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Am J Vet Res. 1982 Jan;43(1):154-7.

Experimental Naegleria fowleri meningoencephalitis in sheep: light and electron microscopic studies.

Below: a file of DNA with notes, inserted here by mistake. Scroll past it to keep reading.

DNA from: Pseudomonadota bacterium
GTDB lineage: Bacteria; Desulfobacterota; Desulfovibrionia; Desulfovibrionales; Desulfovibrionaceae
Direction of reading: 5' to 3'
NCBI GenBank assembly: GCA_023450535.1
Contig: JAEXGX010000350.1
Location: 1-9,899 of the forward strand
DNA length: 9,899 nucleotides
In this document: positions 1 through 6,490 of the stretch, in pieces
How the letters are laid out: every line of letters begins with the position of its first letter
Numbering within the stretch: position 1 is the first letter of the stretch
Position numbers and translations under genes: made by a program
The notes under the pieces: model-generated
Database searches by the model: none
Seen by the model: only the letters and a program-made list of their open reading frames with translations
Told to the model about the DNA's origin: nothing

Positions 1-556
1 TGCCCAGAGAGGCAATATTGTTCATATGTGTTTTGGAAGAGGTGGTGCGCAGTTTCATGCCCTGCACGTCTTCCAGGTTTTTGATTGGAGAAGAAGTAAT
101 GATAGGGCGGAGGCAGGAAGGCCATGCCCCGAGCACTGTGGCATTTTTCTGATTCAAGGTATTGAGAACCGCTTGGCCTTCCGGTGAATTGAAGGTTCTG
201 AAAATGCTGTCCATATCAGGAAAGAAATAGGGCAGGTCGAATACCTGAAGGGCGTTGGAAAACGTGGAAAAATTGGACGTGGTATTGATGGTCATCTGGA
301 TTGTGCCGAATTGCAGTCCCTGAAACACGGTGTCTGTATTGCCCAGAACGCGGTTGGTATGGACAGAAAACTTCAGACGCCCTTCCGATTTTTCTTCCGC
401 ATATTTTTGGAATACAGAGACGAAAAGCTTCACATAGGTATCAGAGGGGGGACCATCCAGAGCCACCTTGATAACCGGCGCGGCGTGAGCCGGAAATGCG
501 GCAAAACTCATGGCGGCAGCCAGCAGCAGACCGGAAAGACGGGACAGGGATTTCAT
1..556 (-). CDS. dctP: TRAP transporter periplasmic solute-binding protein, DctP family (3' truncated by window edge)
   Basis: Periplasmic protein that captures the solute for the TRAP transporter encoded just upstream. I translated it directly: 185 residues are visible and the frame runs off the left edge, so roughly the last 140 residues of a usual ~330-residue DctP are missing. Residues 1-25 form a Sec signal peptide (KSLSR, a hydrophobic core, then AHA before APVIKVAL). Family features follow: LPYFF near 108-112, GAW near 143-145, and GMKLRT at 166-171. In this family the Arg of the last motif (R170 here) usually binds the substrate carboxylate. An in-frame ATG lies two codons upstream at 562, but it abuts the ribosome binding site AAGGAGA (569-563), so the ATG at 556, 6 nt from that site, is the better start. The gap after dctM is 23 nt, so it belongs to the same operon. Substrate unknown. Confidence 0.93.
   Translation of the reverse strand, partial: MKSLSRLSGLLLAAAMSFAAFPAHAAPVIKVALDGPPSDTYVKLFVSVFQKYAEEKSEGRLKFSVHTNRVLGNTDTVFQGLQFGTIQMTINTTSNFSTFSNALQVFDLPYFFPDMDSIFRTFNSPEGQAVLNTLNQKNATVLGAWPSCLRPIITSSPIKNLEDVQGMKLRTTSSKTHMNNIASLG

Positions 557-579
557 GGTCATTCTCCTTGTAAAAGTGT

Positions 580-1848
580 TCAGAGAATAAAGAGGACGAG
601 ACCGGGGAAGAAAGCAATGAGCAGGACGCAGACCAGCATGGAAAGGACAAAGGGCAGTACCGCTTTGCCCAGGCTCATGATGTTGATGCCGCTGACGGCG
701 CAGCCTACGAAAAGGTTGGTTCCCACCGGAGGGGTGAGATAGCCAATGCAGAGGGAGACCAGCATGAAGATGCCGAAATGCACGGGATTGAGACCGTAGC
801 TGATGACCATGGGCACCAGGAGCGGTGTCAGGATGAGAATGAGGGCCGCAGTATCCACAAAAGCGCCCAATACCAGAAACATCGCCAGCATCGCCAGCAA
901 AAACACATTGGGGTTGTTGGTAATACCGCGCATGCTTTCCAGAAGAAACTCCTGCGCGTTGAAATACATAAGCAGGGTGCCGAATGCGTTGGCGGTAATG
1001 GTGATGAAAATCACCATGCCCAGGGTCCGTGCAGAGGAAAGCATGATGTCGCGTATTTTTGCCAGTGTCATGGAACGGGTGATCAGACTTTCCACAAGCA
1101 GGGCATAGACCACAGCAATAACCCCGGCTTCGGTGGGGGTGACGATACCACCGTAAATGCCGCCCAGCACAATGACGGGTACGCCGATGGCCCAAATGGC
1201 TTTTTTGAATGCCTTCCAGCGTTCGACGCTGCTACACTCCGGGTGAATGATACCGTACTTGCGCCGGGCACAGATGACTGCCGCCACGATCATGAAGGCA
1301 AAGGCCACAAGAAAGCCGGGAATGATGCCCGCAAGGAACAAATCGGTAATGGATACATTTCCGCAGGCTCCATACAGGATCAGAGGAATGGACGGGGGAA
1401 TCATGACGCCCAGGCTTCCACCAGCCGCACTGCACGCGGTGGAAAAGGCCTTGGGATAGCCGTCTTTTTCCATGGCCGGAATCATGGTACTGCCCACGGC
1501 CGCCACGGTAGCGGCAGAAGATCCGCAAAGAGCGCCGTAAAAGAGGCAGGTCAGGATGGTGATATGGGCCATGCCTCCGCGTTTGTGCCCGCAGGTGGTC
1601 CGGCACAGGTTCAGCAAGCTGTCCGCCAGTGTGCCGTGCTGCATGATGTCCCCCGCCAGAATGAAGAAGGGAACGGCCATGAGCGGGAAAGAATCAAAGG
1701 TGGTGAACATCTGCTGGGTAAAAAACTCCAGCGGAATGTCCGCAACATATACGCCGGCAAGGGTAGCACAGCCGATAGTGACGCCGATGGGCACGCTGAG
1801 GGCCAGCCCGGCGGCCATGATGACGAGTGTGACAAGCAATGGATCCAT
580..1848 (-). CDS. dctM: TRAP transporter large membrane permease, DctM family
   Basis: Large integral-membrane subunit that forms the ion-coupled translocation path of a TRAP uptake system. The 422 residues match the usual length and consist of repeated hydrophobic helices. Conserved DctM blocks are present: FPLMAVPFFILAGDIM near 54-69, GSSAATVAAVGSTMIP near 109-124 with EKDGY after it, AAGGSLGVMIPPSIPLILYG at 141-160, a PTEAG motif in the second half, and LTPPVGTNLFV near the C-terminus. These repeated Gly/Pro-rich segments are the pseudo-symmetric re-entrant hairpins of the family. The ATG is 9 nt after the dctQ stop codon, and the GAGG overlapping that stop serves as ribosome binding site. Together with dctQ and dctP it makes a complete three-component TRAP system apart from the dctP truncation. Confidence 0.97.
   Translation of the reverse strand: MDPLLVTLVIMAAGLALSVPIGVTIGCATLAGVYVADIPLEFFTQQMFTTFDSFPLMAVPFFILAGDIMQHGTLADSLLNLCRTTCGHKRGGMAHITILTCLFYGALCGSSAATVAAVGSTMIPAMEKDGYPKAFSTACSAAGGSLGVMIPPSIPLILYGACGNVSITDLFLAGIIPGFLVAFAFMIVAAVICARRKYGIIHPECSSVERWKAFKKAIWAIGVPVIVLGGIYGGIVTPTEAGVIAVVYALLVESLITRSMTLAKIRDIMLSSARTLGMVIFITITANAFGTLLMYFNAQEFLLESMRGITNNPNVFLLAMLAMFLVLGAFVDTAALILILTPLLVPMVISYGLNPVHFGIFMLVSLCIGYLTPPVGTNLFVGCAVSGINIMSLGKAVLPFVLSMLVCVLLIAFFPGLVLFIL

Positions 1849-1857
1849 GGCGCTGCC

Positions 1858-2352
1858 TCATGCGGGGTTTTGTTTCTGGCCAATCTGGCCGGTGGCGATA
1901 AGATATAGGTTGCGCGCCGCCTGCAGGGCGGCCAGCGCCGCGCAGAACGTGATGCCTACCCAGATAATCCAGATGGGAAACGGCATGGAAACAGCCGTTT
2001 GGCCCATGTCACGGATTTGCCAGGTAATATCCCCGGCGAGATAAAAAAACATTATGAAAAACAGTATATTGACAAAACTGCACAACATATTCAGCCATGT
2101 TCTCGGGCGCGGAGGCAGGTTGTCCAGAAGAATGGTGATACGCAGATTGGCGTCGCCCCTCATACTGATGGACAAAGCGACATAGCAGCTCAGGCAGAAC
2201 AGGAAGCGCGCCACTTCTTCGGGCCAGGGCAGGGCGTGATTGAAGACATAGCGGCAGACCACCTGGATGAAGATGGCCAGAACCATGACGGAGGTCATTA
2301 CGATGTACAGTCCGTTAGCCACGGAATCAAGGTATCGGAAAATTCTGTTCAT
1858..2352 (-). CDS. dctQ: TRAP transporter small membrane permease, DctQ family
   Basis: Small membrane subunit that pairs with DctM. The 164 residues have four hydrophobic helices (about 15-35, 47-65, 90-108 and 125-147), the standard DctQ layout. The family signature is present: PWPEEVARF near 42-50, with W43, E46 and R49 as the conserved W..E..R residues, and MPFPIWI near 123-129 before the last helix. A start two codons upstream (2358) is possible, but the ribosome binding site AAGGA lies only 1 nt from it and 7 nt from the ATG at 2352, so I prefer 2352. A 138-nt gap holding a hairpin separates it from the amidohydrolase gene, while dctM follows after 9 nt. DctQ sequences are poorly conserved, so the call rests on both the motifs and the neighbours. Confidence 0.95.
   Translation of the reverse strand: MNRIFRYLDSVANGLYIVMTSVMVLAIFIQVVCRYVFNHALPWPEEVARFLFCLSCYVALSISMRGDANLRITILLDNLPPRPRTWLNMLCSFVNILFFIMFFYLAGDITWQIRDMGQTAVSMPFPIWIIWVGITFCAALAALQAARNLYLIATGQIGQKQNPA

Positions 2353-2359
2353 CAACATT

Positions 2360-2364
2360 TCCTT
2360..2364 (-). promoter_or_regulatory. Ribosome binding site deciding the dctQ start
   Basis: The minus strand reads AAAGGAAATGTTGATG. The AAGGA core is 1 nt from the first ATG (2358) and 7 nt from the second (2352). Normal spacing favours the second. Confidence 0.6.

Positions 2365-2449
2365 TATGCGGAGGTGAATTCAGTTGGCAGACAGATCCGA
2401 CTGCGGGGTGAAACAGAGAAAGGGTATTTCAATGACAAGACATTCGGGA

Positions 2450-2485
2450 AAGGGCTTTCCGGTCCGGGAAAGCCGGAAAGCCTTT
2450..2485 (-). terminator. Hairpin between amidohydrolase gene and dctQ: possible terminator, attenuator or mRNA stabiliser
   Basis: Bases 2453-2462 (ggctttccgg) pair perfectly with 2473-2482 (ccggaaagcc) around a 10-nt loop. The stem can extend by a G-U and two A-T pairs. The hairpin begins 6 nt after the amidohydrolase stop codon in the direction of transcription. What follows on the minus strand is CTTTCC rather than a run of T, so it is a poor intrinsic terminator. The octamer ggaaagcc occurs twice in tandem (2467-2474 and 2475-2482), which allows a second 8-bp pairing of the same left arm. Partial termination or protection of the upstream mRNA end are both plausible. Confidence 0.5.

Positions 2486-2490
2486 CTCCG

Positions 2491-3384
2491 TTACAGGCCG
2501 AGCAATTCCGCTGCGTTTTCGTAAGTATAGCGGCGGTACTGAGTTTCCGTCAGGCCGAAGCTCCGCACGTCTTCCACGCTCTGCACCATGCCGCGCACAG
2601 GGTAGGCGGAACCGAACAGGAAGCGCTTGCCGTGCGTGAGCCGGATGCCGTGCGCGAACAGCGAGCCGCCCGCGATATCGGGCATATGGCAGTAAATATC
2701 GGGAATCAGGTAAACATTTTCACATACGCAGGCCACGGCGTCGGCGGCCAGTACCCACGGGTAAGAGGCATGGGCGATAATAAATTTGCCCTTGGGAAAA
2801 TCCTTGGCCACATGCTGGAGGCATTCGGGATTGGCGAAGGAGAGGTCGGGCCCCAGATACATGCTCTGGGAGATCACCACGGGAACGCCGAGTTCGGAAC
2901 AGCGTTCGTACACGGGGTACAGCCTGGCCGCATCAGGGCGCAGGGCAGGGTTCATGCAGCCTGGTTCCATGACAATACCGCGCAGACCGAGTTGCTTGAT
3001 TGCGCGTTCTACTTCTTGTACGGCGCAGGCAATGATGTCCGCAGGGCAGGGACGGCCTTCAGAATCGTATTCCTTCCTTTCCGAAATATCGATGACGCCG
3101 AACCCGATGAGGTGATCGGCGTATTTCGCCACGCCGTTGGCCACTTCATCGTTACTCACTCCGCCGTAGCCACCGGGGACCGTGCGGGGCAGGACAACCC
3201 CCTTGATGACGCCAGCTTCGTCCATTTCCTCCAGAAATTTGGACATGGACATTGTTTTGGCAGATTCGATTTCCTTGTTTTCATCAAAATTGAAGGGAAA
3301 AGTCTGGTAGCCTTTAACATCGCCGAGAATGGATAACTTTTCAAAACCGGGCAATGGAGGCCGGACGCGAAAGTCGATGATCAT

A sheep infected intranasally with Naegleria fowleri of human origin died 7 days after inoculation. The olfactory lobes were distinctly soft and friable. Histologic findings indicated suppurative leptomeningitis and hemorrhagic necrosis in the olfactory lobes. Protozoa were disseminated in the necrotic areas, particularly in perivascular locations; vasculitis was also observed. Meningitis and perivascular cuffing with lymphocytes were evident in the cerebrum, cerebellum, pons, medulla, and cervical spinal cord. Electron microscopy disclosed trophozoites only in the olfactory lobes. The amebae contained a central nucleus with a distinct, electron-dense nucleolus. The cytoplasm contained myelinated figures, lipid-like vacuoles, open vesicles, electron-dense granules, mitochondria, numerous free ribosomes, scant rough endoplasmic reticulum, and occasionally a phagocytized erythrocyte. Trophozoites were grouped close to arterioles, except when phagocytized by a neutrophil or endothelial cell.

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